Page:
Oregon poaching continues to be one of the most common game violations. This includes the illegal possession, killing, taking, and/or waste of deer, elk, antelope, bear, cougar, big horn sheep, mountain goat, moose, and/or game birds and the illegal taking, netting, snagging, and/or dynamiting of salmon, steelhead, sturgeon, and/or large numbers of any fish listed in Oregon statute as a game fish.
Under the ODFW 2016 regulations, no person shall possess or transport any game mammal or part thereof, which has been illegally killed, found or killed for humane reasons, except shed antlers, unless they have notified and received permission from personnel of the Oregon State Police or ODFW prior to transporting. Any person who counsels, aids or assists in any violation of the wildlife laws, or shares in any of the proceeds of such violation by receiving or possessing any wildlife, shall incur the penalties provided for the person guilty of such violation.
Another type of Oregon poaching is hunting for or killing any wildlife for another person, unless otherwise permitted under the Oregon Disabilities Hunting and Fishing Permit. However, there are exceptions to this rule and they are as follows:
- A visually impaired hunter may obtain an “Oregon Disabilities Hunting and Fishing Permit” which allows a sighted person to assist the permit holder. The accompanying person must have a valid Oregon hunting license and can assist the permit holder by: selecting a game mammal or game bird, aiming the firearm, advising the hunter when to shoot, or shooting a game mammal or game bird on behalf of the hunter; and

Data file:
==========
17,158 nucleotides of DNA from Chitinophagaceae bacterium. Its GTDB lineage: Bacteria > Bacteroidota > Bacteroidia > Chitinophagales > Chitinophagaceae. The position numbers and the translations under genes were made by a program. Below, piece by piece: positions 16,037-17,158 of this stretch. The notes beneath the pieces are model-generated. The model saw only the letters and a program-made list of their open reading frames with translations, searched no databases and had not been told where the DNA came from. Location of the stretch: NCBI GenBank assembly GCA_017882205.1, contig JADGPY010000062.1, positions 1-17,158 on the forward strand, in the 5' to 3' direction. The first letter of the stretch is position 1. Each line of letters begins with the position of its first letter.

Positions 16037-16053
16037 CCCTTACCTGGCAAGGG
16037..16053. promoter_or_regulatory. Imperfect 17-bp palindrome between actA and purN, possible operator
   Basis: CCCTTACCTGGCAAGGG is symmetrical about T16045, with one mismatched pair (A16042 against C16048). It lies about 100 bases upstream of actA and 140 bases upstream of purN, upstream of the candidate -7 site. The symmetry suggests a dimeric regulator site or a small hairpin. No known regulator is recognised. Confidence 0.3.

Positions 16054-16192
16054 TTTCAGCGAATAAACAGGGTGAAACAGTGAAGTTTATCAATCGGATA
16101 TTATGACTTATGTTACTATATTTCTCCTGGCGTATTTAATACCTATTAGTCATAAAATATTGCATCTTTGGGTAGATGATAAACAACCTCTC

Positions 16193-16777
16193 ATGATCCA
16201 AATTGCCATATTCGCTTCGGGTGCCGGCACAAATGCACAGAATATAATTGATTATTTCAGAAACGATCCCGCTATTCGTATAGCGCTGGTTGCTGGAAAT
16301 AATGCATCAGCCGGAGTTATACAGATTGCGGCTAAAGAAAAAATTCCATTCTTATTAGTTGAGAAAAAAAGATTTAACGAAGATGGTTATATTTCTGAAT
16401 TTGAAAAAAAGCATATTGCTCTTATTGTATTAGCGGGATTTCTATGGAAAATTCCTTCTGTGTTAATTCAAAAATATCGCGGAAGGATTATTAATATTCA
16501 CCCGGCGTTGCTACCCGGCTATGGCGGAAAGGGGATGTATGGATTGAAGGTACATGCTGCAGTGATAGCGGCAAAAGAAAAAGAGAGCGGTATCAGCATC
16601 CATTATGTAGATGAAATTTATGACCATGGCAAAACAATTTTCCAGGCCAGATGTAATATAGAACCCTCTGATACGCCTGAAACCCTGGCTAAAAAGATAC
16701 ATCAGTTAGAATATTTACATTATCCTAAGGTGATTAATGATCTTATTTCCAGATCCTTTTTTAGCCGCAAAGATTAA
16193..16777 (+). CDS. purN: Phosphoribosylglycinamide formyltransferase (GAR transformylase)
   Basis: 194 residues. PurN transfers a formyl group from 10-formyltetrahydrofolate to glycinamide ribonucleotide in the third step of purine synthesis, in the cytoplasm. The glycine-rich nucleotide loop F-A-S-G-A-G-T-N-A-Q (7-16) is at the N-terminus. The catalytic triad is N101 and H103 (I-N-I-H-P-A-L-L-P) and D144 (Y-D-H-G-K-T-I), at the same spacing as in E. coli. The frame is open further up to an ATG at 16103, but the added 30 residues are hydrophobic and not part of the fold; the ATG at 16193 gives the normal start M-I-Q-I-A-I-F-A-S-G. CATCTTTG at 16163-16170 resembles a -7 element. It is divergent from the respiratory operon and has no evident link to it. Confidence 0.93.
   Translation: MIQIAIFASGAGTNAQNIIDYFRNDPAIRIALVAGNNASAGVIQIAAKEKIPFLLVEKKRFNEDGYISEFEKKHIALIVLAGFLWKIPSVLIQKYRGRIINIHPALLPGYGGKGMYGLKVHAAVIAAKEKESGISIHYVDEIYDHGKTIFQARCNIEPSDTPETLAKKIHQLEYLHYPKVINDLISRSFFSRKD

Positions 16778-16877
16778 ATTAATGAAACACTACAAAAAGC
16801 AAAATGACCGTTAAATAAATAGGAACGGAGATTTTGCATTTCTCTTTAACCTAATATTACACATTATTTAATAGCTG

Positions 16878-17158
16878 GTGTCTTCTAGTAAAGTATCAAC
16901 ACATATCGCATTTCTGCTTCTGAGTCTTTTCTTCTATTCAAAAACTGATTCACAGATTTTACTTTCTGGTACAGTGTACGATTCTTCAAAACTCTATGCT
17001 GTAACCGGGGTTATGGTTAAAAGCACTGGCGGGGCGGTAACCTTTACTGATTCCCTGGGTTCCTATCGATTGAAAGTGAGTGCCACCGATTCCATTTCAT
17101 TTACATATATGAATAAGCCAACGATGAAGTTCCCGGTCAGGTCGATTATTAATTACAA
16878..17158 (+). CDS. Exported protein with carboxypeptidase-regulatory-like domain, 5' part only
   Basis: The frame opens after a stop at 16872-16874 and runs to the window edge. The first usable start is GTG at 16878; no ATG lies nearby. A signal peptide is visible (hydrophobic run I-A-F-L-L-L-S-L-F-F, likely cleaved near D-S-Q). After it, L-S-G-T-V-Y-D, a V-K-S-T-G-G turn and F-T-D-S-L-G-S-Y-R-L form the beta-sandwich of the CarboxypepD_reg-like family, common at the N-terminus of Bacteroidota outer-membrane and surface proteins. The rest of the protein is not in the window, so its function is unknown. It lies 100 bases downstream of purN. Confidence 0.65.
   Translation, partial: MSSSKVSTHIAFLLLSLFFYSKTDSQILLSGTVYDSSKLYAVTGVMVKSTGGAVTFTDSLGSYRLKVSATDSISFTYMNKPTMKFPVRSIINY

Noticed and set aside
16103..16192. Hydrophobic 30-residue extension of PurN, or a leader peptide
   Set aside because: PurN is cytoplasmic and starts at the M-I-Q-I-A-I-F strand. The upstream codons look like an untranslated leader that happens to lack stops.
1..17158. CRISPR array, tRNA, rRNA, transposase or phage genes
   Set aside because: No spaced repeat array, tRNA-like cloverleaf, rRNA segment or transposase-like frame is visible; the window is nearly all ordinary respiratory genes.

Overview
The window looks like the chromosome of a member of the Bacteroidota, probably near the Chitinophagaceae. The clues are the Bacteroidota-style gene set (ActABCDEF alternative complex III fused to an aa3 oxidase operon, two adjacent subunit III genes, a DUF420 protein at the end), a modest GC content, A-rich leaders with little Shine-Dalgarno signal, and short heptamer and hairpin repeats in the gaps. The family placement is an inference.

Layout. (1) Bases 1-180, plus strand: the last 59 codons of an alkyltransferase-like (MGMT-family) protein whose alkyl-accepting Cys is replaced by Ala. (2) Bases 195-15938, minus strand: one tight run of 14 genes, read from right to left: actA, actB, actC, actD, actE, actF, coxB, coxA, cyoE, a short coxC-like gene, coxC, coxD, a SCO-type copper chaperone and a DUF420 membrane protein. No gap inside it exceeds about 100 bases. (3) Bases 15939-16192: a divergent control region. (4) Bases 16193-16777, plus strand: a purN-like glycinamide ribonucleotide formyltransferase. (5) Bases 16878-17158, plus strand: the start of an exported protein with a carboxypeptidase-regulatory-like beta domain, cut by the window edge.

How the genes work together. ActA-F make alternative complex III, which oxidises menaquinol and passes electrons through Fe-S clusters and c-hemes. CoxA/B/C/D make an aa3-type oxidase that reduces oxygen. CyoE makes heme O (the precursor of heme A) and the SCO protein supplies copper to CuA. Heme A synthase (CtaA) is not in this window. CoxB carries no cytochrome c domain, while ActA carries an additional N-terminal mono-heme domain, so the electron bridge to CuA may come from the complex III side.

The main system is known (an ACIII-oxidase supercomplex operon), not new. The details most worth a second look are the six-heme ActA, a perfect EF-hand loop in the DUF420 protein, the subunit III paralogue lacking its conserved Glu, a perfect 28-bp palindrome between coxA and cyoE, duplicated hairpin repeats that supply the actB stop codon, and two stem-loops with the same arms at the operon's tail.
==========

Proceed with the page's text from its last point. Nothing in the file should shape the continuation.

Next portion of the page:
- An able-bodied companion may accompany any person with an “Oregon Disabilities Hunting and Fishing Permit” and kill any animal wounded by the permit holder. The wounded animal must be killed using a legal weapon for the season and species designated on the tag. That companion must immediately attach the permit holder’s tag to the carcass of the animal. A companion dispatching a wounded animal is not required to possess a hunting license or tag.
If you have been accused of Oregon poaching, whether knowingly or by accident, contact our office today to schedule an initial consultation.